A collection of her own poetry, Portents and Images, was published by the Mitre Press in London in 1963. It also included translations of the Belarussian poets, Jakub Kolas and Maksim Bahdanovic. Her translation of the latter’s Zimoj was published the following year in the US poetry magazine, The Muse, and reprinted in her anthology of Belarussian poetry, Like Water, Like Fire (1971), although it was banned by Soviet censors after initial publication under the auspices of Unesco.
Rich was no stranger to brushes with heavy-handed authorities behind the Iron Curtain, experienced during her journalistic activities, and she began to distance herself from her wider family, whom she felt might be under threat. In 1969 working as a freelance translator of Russian and Ukrainian physics texts, she met John Maddox, editor of the scientific weekly magazine Nature (obituary April 14, 2009). After a “friendly conversation and a few glasses of sherry”, he appointed her Soviet and East European correspondent, paid per line, plus a £5 weekly retainer. The appointment, which was meant to be for six months, lasted 20 years.
She recalled being “roughed up” by security police in Poland, where her articles supported Lech Walesa’s Gdansk-based Solidarity, the trade union movement suppressed in 1981 by the imposition of martial law. Under pseudonyms, she contributed to dissident journals in Poland and Hungary and supported youth groups planning to overthrow communism in both countries. Rich’s appetite for clandestine escapades led her to slip across the Polish-Soviet border, disguised as a headscarf-wearing Belarussian peasant, to meet fellow activists.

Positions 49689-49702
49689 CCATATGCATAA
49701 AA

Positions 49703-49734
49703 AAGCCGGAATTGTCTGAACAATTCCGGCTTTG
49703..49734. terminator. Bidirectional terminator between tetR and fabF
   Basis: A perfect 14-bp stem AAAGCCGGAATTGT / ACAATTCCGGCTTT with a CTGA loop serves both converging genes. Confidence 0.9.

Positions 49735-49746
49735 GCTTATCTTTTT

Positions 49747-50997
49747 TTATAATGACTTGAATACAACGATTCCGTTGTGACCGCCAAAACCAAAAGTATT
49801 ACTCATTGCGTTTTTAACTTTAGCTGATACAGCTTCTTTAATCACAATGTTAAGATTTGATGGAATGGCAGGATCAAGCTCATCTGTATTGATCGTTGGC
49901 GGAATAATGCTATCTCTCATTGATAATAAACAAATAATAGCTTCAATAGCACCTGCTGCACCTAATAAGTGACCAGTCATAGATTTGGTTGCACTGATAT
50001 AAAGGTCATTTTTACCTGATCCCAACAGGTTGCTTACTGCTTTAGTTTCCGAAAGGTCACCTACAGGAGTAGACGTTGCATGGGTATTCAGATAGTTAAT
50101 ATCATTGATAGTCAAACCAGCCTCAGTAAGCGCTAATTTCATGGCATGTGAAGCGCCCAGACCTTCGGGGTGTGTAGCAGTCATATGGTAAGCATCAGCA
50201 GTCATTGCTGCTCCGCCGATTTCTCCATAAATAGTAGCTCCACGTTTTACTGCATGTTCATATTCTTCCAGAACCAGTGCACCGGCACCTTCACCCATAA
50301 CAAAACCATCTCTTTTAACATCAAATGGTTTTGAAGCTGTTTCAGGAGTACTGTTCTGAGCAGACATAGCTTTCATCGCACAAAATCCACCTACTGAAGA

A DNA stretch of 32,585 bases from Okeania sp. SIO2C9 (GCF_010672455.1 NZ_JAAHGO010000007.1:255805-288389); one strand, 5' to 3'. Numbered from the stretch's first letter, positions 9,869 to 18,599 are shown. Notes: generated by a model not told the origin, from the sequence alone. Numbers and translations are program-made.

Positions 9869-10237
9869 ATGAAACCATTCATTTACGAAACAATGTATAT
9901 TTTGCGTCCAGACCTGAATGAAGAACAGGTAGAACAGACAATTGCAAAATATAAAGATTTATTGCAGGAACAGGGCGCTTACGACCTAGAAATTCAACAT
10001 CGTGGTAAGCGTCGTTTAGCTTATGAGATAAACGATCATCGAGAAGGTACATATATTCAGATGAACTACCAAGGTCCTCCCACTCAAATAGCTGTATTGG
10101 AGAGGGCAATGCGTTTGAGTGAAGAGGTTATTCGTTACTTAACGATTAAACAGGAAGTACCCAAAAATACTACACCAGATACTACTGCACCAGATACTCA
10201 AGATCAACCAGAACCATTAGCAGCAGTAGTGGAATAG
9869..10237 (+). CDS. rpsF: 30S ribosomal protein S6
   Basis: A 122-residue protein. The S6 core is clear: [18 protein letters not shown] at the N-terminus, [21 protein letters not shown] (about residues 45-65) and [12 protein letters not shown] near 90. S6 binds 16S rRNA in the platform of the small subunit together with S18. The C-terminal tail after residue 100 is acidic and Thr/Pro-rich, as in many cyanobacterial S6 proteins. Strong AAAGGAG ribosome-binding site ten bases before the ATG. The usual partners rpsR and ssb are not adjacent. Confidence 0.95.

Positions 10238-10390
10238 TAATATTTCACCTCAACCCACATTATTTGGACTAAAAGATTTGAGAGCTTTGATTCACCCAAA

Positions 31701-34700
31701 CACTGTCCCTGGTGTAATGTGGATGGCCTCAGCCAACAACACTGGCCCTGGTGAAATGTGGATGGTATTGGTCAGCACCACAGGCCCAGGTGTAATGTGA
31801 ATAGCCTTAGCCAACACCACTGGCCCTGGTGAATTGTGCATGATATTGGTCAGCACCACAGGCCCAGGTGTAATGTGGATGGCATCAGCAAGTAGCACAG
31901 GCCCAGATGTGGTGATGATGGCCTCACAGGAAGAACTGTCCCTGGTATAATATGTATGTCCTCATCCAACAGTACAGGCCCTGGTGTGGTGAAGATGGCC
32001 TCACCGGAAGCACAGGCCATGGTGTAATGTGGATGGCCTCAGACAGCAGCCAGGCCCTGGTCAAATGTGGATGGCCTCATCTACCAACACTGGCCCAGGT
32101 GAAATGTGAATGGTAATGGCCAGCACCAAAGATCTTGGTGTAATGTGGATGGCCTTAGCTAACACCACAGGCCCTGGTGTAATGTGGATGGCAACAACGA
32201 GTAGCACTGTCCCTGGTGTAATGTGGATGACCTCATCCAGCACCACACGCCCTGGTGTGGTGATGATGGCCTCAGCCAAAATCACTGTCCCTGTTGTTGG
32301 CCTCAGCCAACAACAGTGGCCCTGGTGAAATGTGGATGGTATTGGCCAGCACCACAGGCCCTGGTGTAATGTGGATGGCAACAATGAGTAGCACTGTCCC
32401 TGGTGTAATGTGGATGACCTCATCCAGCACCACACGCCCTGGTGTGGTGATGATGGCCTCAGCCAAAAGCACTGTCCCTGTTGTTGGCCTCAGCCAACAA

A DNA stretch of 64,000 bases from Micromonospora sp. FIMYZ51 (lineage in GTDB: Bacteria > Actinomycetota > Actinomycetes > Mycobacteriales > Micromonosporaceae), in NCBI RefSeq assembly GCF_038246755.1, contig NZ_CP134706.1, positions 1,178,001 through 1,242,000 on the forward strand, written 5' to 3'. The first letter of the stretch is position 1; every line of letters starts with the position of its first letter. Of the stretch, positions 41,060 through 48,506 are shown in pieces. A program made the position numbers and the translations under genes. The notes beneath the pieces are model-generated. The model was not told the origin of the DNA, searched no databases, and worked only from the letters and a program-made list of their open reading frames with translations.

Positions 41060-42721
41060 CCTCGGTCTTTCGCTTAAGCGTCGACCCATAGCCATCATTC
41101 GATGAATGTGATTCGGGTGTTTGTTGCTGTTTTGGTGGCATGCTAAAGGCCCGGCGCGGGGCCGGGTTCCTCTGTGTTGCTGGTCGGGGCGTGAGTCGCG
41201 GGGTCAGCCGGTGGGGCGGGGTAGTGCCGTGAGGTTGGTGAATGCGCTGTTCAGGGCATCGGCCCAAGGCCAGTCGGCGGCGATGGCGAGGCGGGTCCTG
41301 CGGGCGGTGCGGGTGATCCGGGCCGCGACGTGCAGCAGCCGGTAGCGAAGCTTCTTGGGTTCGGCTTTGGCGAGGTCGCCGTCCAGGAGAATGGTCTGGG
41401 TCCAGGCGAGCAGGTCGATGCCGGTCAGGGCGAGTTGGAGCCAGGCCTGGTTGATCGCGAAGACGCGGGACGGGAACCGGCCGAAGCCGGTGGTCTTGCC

For Nature, she wrote about the abuse of psychiatry in “treating” political prisoners in the Soviet Union such as Leonid Plyushch, a Ukrainian mathematician declared insane and imprisoned together with psychotic patients in Dnipropetrovsk in 1972. After it gained independence from Moscow in 1991, she began to visit Ukraine and her contribution to the country’s culture led to her award, by presidential decree, of the Order of Princess Olha in 2007. She regarded this as the “peak moment” of her life. Friends say she was disappointed not to have been officially recognised by the Belarussian Government, which continued to see her as a thorn in its side.
Despite a meticulous approach to her work, Rich led a chaotic personal life, never marrying despite several romances. She frequently called publishers with extended rambling excuses for unfiled copy, often related to computer “emergencies”. Her indexed 40-year archive, together with 60 years of files from her late mother, was trashed by burglars in 1993 and she carried on with a “huge mass of papers, stuffed into boxes all higgledy-piggledy.” Yet she remained a prolific contributor to publications including New Scientist, the Times Higher Education Supplement, Physics World, The Tablet and Index on Censorship.